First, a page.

Now the center meets weekly using a Vidyo conference call that includes as many as 80 different people at 30 different sites. The service displays the person who is presenting data at the meeting as well as small windows showing the last eight participants to speak during the call.

“When you get used to seeing people like this, it just becomes a normal meeting,” Davies says. “There’s humor. There’s frank exchange. There’s good, honest criticism.”

“Collaboration has been the most important part of my life that’s been transformed by the Internet,” says Matthew S. Sigman, a chemistry professor at the University of Utah. As one of the investigators in the Center for Selective C–H Functionalization, Sigman gathers a few students in front of his office computer each week to participate in the conference call.

He also uses video calling services to communicate with a dozen or so collaborators, who are based in locations as far-flung as Switzerland and Japan. “My most effective collaborations have been over the last five or six years, and I think that’s because of Skype and related technology,” he says.

But Sigman notes that the global connectedness brought about by the Internet has a downside too. “I think the Internet requires you to work way too much. There’s no quiet time,” he says. “The flip side is that we can do some really amazing science.”  

Publication made easy, by Peter Stang


As a journal editor, I’ve witnessed firsthand how the Internet has greatly changed scientific publishing. It has improved the speed and ease of publication, eliminating overstuffed mailboxes and arguments with the postal service about heavy packages containing multiple large manuscripts. The rate-determining step in publishing generally has been and remains peer review. But the Internet allows facile selection of and rapid communication with reviewers, as well as the ability to easily send multiple reminders to recalcitrant reviewers. Communication with authors has become so simple that authors sometimes expect instant responses to their inquiries. Most important, I no longer have to go to the library to look up references or closely related journal publications; I can easily access those articles from my comfortable office chair.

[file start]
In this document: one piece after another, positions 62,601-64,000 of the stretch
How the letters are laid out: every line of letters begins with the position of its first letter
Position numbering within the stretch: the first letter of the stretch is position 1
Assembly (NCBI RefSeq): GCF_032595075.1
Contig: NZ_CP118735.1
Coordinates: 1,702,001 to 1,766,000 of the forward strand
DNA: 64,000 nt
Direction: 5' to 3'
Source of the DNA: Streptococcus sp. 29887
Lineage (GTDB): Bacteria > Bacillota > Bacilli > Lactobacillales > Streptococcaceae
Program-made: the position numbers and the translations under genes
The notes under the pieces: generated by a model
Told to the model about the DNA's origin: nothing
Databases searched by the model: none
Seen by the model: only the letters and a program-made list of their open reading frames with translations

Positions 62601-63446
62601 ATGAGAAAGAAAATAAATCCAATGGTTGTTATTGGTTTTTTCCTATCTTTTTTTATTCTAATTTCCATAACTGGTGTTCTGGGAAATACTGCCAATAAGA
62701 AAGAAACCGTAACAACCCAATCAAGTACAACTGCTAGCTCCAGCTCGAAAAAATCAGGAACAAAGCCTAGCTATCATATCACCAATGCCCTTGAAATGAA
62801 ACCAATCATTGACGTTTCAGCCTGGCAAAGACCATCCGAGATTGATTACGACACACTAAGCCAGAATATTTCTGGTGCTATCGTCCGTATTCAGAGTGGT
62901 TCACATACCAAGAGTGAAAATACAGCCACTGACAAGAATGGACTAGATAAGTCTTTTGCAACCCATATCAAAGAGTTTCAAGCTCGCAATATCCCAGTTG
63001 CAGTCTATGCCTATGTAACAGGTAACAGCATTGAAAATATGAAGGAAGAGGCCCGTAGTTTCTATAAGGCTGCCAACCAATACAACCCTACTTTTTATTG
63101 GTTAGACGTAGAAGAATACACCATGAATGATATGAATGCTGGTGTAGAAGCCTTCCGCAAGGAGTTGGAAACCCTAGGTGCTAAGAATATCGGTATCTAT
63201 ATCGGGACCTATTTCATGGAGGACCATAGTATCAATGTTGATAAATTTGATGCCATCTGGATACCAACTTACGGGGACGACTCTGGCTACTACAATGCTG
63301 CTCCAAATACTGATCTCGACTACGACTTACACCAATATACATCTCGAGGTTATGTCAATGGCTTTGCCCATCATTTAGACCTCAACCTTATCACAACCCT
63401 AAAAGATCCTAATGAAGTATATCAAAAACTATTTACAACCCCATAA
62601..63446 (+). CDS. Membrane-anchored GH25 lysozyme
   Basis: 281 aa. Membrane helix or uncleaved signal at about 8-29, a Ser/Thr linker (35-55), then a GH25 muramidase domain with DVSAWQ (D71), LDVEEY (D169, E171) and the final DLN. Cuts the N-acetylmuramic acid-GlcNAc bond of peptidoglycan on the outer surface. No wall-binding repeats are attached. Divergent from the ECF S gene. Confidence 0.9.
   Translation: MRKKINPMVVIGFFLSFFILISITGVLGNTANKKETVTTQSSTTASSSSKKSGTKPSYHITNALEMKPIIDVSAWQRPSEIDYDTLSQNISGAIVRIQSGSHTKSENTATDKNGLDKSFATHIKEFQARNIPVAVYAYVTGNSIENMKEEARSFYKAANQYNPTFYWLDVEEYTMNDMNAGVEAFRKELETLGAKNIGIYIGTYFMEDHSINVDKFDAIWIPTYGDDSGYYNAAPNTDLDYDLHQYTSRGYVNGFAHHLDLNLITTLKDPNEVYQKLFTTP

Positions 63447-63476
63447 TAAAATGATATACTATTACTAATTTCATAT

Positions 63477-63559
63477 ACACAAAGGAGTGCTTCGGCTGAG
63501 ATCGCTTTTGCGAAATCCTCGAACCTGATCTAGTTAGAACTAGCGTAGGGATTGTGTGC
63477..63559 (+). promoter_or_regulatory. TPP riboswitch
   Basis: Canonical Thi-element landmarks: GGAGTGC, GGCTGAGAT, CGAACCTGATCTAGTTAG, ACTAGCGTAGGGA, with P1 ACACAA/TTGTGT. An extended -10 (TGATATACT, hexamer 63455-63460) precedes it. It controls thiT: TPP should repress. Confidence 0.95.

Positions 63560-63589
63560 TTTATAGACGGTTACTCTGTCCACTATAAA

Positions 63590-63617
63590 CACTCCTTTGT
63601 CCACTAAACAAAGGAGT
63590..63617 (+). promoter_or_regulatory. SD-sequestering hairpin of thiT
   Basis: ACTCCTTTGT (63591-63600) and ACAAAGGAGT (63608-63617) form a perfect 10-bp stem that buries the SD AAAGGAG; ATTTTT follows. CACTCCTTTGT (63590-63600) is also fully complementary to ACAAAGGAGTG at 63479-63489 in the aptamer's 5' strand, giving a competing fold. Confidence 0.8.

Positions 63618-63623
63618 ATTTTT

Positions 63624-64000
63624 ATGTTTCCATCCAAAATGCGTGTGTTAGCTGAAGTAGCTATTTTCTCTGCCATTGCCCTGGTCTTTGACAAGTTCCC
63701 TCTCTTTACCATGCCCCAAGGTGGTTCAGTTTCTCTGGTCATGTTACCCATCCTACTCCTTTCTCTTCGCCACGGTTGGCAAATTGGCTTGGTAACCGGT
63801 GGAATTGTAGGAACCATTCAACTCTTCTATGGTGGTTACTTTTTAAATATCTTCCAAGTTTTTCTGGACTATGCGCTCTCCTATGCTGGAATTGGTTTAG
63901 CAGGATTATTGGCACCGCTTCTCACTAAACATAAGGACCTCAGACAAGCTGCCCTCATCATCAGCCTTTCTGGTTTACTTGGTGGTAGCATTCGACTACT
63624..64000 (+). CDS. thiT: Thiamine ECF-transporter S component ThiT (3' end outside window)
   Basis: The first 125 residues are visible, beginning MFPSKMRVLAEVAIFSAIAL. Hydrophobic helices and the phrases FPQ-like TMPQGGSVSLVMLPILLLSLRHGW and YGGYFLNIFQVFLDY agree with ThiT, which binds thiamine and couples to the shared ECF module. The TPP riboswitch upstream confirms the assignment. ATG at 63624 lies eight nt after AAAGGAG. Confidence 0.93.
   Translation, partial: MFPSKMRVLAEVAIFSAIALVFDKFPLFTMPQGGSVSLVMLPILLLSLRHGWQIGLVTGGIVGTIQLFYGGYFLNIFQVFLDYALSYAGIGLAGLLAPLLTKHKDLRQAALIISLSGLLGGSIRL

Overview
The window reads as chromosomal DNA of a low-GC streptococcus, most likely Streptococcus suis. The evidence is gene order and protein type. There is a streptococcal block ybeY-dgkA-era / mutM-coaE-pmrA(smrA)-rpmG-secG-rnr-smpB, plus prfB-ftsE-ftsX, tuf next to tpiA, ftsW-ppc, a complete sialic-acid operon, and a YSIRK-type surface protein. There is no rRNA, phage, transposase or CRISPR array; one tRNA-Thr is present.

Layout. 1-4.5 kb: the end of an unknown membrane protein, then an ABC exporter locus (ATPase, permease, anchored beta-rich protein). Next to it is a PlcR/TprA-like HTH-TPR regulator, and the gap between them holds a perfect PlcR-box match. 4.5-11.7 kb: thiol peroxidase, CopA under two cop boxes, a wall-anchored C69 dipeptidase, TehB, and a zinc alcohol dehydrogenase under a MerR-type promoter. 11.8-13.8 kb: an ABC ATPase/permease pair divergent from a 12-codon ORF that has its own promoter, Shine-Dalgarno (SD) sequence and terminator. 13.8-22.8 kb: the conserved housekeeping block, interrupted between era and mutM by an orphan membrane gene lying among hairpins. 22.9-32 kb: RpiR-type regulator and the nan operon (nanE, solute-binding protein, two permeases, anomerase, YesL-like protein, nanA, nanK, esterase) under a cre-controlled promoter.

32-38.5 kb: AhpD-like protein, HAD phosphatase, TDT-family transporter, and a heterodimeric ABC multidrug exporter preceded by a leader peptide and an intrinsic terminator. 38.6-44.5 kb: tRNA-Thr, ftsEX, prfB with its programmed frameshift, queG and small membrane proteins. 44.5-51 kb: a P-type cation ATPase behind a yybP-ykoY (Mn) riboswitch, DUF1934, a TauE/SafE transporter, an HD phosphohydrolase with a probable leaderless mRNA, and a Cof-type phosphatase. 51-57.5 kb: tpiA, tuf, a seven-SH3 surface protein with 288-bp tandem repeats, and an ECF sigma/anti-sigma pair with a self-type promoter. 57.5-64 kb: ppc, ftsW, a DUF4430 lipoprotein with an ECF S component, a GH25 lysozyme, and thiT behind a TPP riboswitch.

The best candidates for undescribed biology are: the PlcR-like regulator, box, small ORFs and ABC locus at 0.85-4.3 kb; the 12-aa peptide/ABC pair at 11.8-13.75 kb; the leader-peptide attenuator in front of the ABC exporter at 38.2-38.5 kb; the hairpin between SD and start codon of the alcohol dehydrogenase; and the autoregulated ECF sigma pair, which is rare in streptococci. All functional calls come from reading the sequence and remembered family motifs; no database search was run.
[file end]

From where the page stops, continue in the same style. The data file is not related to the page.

All of the convenience also has greatly increased submissions. For example, the number of manuscripts submitted to the Journal of the American Chemical Society every year has more than doubled over the past decade. This is also a reflection of the increasing significance and wealth of chemical research happening across the world, as well as a result of the pressure to publish. This pressure has also resulted in a significant increase in the number of new journals. Fortunately, the Internet allows both ready search of and easy access to this rapidly growing chemical literature.

What the Internet has not done is cultivate more civilized communication. On rare occasions, you still get unhappy phone calls from authors whose manuscripts have been declined.

Peter J. Stang is a chemistry professor at the University of Utah and the editor-in-chief of the Journal of the American Chemical Society.